Clojure becomes more portable

There has been a flurry of activity on Twitter after Rich Hickey’s recent announcement of ClojureScript. Clojure was initially developed for the Java Virtual Machine, and although there has been a project to port it to the Microsoft CLR (with only limited success), this development looks like it will radically extend the usefulness of the language. ClojureScript is a subset of Clojure, and I assume they’ll take the opportunity to get rid of parts of the language that aren’t really used in production applications. For example, use of eval is typically frowned upon by Lisp developers.

For me, the highlights are that the ClojureScript compiler is written in Clojure. The standard Clojure implementation has a compiler written in Java and a library that is written mainly in Clojure requiring work in two languages to extend it. Writing the compiler in the language itself means that improvements in the language can lead to improvements to the compiler too.

The ClojureScript system also uses the Google Closure compiler to post-process the generated Javascript. The Closure compiler is used by Google to optimise its various Javascript applications such as Gmail. It does a number of sophisticated compiler optimisations including tree shaking to get rid of code that will never be used by the application, leading to very small executables. There are several blog posts about this, including the start of a series by one of the developers here.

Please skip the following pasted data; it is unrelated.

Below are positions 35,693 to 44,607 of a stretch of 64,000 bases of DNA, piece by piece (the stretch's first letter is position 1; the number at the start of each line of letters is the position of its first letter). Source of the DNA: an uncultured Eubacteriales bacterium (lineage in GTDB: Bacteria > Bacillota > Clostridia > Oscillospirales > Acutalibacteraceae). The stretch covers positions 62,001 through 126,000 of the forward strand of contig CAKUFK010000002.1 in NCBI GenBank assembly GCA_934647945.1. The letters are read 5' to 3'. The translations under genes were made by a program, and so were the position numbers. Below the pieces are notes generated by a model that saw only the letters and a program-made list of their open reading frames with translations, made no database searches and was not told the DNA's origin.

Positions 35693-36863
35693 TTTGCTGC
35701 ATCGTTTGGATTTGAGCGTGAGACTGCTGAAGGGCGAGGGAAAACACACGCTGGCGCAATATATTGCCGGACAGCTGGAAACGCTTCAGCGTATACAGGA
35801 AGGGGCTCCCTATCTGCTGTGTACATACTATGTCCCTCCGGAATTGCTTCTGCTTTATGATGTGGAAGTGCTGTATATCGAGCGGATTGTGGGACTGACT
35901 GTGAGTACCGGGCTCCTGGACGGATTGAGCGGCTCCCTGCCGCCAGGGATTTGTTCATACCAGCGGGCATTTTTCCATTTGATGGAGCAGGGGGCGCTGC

There have been other languages that compile down to Javascript, including the seminal GWT which has been successfully used to write large applications. I imagine the only difficulty is the debugging story – as a programmer who wrote the application in one language, it may be hard to understand the mapping to another language in order to debug the final application.

Clojure will now be able to run on top of various App Engines such as node.js, and there is even a REPL that runs on top of Javascript engine Rhino. When running in the browser, ClojureScript applications will now be able to use Javascript libraries such as jQuery.

It will be interesting to see how far ClojureScript is developed, and where this leaves the standard Java implementation. There is some discussion on Hacker News.

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